Let’s go back to the beginning. How did you get involved in the project?
FO: “We started our master’s here in 2010. I did my master thesis on a glass shelter for a temple with Fred while Telesilla was working with plastics. After a 6 month contract as a researcher here, I had returned to Greece and was working on a small office specialized in structural glass applications. Meanwhile MRVDV came to TU Delft with the design for the Crystal Houses. So, while in Greece, I received an email from Fred asking: when can you come back? I came after three weeks and started the research on the glass brick system. Telesilla was at that point working at an architectural office in Rotterdam. After 8 months, another research position opened up. I hurried straight home and said to her: why don’t you apply? Before being colleagues, we were already best friends and flatmates. She went through all the interviews and got the job. She’s very good.”

TB: “Thank you.”

FO: “You are. That’s how we both got into this project.”

And then there was this enormous task of 7,000 glass bricks that had to be inspected one by one by hand.
FO: “Oh God. I had forgotten that.”

TB: “I remember how dreadful this was. We were in a big cold storage in Hillegom for eight hours once per week. We were all the time wearing our coats to keep warm and we had our backs destroyed from lifting all these bricks.”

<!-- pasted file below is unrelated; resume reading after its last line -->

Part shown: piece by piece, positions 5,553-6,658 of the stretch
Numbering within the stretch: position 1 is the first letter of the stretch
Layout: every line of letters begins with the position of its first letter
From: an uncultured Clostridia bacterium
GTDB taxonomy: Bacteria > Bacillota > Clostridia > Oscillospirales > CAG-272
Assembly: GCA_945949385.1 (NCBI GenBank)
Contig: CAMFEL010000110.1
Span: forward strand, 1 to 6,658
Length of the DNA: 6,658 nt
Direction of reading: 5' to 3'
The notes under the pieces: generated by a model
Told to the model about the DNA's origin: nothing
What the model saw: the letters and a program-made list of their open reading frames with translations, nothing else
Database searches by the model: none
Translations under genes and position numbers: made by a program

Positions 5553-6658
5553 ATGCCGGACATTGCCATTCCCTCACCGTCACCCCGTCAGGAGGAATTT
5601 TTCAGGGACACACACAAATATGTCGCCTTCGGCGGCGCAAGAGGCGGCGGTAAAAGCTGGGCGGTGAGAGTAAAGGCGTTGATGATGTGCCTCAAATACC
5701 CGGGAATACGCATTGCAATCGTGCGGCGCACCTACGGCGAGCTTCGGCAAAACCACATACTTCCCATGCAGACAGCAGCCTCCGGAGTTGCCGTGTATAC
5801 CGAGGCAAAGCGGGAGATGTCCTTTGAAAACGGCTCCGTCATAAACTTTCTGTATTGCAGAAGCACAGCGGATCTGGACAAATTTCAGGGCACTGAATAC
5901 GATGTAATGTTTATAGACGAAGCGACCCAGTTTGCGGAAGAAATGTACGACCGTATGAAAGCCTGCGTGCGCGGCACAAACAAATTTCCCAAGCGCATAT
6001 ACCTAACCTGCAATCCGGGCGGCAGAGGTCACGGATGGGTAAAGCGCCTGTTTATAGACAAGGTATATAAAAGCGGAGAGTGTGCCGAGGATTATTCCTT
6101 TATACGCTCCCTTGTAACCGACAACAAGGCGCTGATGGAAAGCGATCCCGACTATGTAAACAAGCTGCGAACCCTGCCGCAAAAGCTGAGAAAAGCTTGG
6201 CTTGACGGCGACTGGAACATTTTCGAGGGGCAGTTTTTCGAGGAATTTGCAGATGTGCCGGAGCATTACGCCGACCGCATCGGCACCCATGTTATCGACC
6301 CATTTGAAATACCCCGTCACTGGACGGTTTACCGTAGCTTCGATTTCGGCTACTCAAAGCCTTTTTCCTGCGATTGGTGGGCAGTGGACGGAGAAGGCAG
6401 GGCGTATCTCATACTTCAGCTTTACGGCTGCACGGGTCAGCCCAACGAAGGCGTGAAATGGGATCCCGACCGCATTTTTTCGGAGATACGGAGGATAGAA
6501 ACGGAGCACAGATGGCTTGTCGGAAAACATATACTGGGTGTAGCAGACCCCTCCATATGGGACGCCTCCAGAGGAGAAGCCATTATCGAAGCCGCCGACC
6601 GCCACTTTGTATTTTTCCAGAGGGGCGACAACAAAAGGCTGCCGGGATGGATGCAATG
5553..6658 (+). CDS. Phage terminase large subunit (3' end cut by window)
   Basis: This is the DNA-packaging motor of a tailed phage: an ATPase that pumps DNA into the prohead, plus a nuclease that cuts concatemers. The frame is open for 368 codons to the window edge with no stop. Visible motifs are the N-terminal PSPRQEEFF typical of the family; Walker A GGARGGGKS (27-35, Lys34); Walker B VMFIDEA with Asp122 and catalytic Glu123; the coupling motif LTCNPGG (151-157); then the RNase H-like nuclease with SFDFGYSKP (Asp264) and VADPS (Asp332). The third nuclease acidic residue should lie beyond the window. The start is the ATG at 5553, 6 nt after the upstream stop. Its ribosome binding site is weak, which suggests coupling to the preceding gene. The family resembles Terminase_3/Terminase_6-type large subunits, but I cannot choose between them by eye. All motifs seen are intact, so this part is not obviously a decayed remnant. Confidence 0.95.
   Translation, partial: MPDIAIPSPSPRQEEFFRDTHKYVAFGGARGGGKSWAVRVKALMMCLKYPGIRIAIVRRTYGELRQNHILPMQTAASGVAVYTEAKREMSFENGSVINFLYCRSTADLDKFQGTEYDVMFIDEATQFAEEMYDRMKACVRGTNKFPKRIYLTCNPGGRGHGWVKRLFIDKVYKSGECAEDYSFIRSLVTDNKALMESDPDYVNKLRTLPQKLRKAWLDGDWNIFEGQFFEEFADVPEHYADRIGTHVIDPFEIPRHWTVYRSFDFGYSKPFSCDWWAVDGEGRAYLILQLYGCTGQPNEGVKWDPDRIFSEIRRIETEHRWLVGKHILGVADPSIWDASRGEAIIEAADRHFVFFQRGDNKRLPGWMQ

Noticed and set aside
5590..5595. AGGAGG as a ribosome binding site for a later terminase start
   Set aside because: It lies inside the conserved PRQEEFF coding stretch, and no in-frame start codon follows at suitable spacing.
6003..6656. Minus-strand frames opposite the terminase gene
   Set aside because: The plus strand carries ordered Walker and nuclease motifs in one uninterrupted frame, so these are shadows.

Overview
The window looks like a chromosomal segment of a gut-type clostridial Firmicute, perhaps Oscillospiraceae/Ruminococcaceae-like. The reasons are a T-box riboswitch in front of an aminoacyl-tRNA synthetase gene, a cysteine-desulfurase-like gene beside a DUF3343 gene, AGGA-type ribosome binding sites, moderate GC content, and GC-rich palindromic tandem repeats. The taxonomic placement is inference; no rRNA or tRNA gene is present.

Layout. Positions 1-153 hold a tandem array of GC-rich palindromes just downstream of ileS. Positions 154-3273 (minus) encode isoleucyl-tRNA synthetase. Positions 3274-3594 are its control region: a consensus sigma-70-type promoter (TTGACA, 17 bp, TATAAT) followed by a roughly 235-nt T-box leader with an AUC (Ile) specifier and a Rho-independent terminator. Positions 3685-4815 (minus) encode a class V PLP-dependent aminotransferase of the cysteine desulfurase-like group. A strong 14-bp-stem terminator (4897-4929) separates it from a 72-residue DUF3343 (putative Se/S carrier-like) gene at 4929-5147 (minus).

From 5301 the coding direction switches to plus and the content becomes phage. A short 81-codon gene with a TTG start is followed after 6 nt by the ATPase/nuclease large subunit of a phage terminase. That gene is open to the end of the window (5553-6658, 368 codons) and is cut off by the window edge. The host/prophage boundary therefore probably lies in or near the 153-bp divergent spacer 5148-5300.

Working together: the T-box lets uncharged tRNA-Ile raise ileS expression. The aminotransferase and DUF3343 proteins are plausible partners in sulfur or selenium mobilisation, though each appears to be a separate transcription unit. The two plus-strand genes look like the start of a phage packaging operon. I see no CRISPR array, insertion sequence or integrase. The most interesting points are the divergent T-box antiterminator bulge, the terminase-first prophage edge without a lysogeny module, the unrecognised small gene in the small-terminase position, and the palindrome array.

FO: “We were lifting more than a ton per day. The measurements were done in Hillegom because we didn’t have the space here.”

And then you rejected 70% of the bricks.

FO: “That was in the beginning. There was a lot of bargaining with the Italians regarding the precision of the bricks. In the beginning Poesia made glass bricks within half a millimetre of accuracy by polishing by hand. Which itself is really impressive, but still was not good enough. We required 0.25-millimetre accuracy for the gluing. So at the beginning we sent back 70%. In the end they did the finishing with automated polishing machine. So in the last orders we had less than 10% rejects.”

Did you ever have doubts about the project?

FO: “Not me.”

TB: “Of course.”

Both laughing.

TB: “For us, this was a very big prototype. In the seven months that we built it, we learned so much and we solved so many problems.”